Ultrasonography is the imaging of organs and other structures within the body using high-frequency sound waves.


Hearing, which is one of our five senses, is provided by “sound”.


Humans cannot hear every sound; However, it can hear certain sounds between 20-20000 Hertz. Sounds far above 20000 Hertz, which is the sound limit that humans cannot hear, are used in medicine. This method is called “Ultra Sono Graphic” (USG). there is no harm. X-rays etc. harmful radiation is not used. An ultrasound instrument has two main parts: the main unit and the probe. The piece of ultrasound placed on the body area being examined during the examination is called a “probe”. High-frequency sounds are converted into electrical energy through the transducer (transducer) in the probe. The energy created by the sound waves coming from the body is also converted into electrical energy through the transducer in the same way. These changes take place in the piazoelectric crystals inside the probe. Thus, the sound waves coming from the body are converted into images and made visible on the TV screen. The image created is called a “sonogram”. These images can be saved instantly with the printer (photo printing tool).

Ultrasonography is most useful in examining fluid-containing organs and structures. Solid structures such as bones and air-filled organs such as lungs (since they do not contain much fluid) do not look well on ultrasound. However, masses and solid formations in fluid-containing organs can be observed. Ultrasonography is used in various fields: examining the abdominal organs (abdominal USG), gynecological diseases (gynecological USG), pregnancy and birth follow-up (obstetric USG), examination of heart functions and structure (echocardiography), examination of breast tissue (mammography), vessels -In the examination of organs and structures such as thyroid-testis-eye… Different ultrasound devices and probes are used according to the location and characteristics of the organ being examined. In ultrasonography, the probe is generally moved over the body (as in abdominal USG). Types of USG performed by inserting the probe into the body There are also: Transvaginal, such as transrectal..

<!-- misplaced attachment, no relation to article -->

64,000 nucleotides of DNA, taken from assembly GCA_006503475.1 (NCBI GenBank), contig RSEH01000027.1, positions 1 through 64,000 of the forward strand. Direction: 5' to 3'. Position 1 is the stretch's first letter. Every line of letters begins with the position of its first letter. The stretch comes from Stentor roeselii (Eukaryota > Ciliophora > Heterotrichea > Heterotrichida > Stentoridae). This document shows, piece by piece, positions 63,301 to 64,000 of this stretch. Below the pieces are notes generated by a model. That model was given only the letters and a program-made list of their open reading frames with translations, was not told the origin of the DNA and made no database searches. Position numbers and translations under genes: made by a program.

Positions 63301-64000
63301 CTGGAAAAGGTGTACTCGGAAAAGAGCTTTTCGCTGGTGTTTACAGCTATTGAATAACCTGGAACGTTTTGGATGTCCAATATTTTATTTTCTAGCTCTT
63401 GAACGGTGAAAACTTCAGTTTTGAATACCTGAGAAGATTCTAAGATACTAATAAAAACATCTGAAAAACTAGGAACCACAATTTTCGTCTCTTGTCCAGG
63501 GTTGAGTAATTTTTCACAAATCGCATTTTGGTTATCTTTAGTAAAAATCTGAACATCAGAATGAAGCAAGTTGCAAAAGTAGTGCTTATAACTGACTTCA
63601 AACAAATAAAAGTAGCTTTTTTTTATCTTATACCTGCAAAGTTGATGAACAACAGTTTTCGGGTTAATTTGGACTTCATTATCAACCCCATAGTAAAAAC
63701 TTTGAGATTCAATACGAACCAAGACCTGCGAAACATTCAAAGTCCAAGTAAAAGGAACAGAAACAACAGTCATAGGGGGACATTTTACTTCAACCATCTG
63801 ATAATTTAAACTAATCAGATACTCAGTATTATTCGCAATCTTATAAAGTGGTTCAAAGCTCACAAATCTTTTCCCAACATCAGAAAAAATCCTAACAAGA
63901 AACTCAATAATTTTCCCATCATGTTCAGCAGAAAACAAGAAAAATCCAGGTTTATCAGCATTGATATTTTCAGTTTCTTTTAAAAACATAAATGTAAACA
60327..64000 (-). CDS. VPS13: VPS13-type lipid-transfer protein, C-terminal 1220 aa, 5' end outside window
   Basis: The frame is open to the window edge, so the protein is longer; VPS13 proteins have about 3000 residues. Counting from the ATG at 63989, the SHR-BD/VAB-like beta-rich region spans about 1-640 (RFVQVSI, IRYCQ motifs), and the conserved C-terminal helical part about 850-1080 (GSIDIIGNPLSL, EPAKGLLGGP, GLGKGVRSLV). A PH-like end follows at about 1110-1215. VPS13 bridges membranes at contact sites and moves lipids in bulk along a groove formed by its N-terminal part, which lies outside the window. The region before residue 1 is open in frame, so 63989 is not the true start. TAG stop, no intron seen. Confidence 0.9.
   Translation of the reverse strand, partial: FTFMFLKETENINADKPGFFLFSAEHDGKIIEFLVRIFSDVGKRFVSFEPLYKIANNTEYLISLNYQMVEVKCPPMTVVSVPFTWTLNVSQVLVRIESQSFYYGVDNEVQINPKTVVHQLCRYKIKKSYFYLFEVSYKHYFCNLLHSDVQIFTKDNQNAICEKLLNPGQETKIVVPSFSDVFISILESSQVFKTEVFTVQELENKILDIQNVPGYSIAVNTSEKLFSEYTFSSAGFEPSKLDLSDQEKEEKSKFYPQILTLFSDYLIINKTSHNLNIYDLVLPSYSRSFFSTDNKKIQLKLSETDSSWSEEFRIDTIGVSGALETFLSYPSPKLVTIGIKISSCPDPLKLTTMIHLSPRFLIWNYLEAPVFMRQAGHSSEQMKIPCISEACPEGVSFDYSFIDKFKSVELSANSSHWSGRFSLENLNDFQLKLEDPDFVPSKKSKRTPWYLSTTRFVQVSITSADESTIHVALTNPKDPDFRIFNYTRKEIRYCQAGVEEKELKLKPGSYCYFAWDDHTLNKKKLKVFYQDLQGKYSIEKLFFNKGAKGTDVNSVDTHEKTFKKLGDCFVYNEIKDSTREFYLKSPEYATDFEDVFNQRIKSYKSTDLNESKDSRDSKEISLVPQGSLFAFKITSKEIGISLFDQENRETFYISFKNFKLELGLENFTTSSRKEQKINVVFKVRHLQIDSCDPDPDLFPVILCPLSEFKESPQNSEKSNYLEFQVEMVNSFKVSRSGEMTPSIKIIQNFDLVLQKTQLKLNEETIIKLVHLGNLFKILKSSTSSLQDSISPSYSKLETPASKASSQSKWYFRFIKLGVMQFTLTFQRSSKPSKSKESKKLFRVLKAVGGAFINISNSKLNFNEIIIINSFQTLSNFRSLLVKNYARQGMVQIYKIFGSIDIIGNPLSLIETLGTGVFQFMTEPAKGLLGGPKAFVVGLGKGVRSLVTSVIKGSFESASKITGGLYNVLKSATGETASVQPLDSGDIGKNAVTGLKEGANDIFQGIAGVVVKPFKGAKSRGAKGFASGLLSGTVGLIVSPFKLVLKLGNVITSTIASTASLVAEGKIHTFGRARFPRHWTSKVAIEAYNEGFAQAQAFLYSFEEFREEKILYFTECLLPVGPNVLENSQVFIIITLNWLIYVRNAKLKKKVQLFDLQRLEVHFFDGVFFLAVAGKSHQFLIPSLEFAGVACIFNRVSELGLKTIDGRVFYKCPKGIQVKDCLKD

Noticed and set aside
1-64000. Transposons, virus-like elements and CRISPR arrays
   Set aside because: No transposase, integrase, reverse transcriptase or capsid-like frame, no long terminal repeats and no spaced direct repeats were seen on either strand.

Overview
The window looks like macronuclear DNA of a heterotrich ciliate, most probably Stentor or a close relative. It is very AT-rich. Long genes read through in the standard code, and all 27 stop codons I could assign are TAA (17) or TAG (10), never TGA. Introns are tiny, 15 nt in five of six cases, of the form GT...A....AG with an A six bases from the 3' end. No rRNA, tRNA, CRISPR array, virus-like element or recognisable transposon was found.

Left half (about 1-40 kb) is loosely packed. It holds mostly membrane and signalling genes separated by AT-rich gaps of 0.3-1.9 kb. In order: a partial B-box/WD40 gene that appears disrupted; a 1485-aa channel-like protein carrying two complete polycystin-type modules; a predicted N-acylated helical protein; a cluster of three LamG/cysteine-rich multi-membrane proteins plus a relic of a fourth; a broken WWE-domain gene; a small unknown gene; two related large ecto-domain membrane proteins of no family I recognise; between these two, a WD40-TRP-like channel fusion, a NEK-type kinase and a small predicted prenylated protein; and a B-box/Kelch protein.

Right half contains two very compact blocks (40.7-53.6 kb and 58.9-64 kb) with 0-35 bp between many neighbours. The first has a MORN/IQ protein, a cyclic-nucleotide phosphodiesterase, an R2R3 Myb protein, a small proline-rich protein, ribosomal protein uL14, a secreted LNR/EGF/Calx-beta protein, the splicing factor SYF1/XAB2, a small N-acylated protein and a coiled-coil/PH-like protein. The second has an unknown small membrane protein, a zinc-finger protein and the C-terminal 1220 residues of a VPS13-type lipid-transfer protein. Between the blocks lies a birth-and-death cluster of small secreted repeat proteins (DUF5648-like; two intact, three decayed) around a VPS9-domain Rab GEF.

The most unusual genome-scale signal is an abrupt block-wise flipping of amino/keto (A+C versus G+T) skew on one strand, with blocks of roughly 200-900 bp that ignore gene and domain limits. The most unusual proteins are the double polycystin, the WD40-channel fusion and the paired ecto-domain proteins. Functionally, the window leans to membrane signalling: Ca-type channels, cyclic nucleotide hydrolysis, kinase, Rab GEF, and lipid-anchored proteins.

Except for emergencies, the patient’s fasting 12 hours before, medication the night before, etc. The bowels should be emptied using (for upper abdomen USG), a fat-free diet should be applied one day before the test, (for kidney, bladder and gynecological USG) 1.5-2.5 liters of liquid (water) should be drunk before the examination and the bladder should be completely filled. The examination is usually done in the morning. If these conditions are met, it can be done at any time of the day.


The ultrasound image of the abdomen or any part of the body is obtained by taking various sections of that region. The patient lies first on his back, then (if necessary) on his face and side; The ultrasound probe is brought into contact with the body at different angles. Gel is applied to the body surface in order to prevent the loss of ultrasound waves between the body and the probe. The gel creates a bridge between the probe and the body.


Ultrasound examination of intra-abdominal organs is called “abdominal ultrasonography”. In medicine, the word abdomen is generally used instead of abdomen. Latin for abdomen.

Abdominal Ultrasonography is divided into two according to the abdominal region:

– Upper Abdominal Ultrasonography,

– Lower Abdominal Ultrasonography.

If both are done together, it is called “Whole Abdominal Ultrasonography”.

The following organs and structures are examined in upper abdominal ultrasonography:

Liver, gallbladder and biliary tract, kidneys and adrenal glands, major vessels such as spleen, pancreas, abdominal aorta and VCI, lower end of esophagus.

In the lower abdomen ultrasonography:

Bladder in men and women; prostate in man; In women, uterus (womb), ovaries (ovaries), tubas, Douglas cavity are examined.
Abnormalities such as lymphadenopathy, mass (tumor, etc.), cyst, and fluid collection can also be detected in the whole abdominal ultrasonography.


Situations where the “Whole Abdominal Ultrasonography” examination is required are as follows:

* Abdominal pain (started a few hours ago or may be continuous)
*Painful and/or bloody urination (may be accompanied by nausea and vomiting), intermittent urination
* Yellowing of the eyes and body, pain in the upper-right side of the abdomen
* Having kidney disease, kidney stone, diabetes, etc. in the family
Persistent digestive complaints such as indigestion and nausea
*Continuous swelling of the abdomen
*Abdominal trauma such as a traffic accident or a hard blow to the abdomen (if there is a risk of internal organ rupture or bleeding)
* In patients with suspected abdominal tumor (mass), cyst or aortic enlargement
* If congenital abnormality or absence of intra-abdominal organs is thought
*For the determination of the size and structure of organs
*As part of general health screening (for check-up purposes)


Kidney stones, urinary tract infections, stones and infections in the gallbladder and bile ducts, spleen and liver enlargement, prostate enlargement (in men over 50), and gynecological diseases are mostly investigated with ultrasound.


– Contrast materials such as gas in the intestines, stool or barium remaining in the intestines from an examination performed in the last two days
– Patient movement during the examination (especially children)
– Excessive fatty tissue in obese people
– Presence of an open wound in the body area where ultrasound will be performed


Further tests that may be required after ultrasonography are as follows:

– Blood tests
– Biopsy
– İVP, ERCP, PTK etc.
– Computed Tomography
– Magnetic resonance

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